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Disambiguating ambiguous motion perception: what are the cues?

Piedimonte A, Woods AJ, Chatterjee A - Front Psychol (2015)

Bottom Line: Participants were consistently biased by less AMB motion cues in the environment when reporting the AMB target direction.However, when participants learned a specific association about the target motion, this acquired endogenous knowledge countered exogenous motion cues in biasing participants' perception.Taken together, our findings demonstrate that we disambiguate AMB motion using different sources of exogenous and endogenous cues, and that learned associations may be particularly salient in countering the effects of environmental cues.

View Article: PubMed Central - PubMed

Affiliation: Department of Psychology, University of Turin Turin, Italy ; Department of Neurology, Center for Cognitive Neuroscience, University of Pennsylvania Philadelphia, PA, USA.

ABSTRACT
Motion perception is a fundamental feature of the human visual system. As part of our daily life we often have to determine the direction of motion, even in ambiguous (AMB) situations. These situations force us to rely on exogenous cues, such as other environmental motion, and endogenous cues, such as our own actions, or previously learned experiences. In three experiments, we asked participants to report the direction of an AMB motion display, while manipulating exogenous and endogenous sources of information. Specifically, in all three experiments the exogenous information was represented by another motion cue while the endogenous cue was represented, respectively, by movement execution, movement planning, or a learned association about the motion display. Participants were consistently biased by less AMB motion cues in the environment when reporting the AMB target direction. In the absence of less AMB exogenous motion information, participants were biased by their motor movements and even the planning of such movements. However, when participants learned a specific association about the target motion, this acquired endogenous knowledge countered exogenous motion cues in biasing participants' perception. Taken together, our findings demonstrate that we disambiguate AMB motion using different sources of exogenous and endogenous cues, and that learned associations may be particularly salient in countering the effects of environmental cues.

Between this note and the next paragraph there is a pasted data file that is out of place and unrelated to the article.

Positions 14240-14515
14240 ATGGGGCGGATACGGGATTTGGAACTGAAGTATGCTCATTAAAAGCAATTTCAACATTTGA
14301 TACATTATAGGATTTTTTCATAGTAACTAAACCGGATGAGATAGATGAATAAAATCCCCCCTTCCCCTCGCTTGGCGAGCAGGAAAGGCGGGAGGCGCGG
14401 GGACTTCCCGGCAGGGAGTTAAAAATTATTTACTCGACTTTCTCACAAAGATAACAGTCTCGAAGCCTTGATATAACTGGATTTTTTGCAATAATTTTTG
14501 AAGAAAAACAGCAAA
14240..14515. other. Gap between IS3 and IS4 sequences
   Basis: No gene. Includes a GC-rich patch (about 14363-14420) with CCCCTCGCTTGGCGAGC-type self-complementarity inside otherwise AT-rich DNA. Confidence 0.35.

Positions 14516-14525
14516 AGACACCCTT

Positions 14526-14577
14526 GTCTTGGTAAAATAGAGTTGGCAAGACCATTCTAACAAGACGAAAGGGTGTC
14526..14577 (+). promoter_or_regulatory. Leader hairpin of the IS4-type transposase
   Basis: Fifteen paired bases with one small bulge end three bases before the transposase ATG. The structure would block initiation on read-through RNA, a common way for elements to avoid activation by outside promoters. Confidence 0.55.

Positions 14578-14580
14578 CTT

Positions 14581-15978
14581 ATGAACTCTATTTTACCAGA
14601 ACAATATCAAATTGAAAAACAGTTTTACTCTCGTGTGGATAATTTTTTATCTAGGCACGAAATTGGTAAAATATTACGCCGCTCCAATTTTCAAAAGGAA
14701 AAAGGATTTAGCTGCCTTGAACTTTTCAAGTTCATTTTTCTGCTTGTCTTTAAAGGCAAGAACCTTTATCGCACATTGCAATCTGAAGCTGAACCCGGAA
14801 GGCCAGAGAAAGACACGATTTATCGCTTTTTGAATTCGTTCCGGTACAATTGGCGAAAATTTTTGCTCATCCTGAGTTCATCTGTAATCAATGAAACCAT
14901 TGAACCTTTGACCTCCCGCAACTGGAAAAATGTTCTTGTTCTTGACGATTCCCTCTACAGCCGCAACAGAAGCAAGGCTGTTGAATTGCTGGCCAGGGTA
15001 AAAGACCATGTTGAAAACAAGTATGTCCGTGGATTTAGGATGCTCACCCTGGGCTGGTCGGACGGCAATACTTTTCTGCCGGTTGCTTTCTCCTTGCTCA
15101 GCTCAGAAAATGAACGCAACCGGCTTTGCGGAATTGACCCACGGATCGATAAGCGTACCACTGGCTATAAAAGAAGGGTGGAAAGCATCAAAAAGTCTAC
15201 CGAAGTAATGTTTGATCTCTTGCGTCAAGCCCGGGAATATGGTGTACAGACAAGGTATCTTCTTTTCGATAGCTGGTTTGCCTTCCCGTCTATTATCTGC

No MeSH data available.


Related in: MedlinePlus

Experiment 3 conditions. From the upper corner to the lower right corner: Exposure training, (Association training) and experimental conditions (No-Association and Association). In the bottom right corner, the two main experimental conditions are shown together, the only difference being the color of the brackets: gray and white for the No-Association condition and red and green for the Association condition. CCW = counterclockwise (inner circle shift = -14°), AMB = Ambiguous (inner circle shift = +12°), CW = clockwise (inner circle shift = +14°). Note that the outer circle is always shifted by +12°.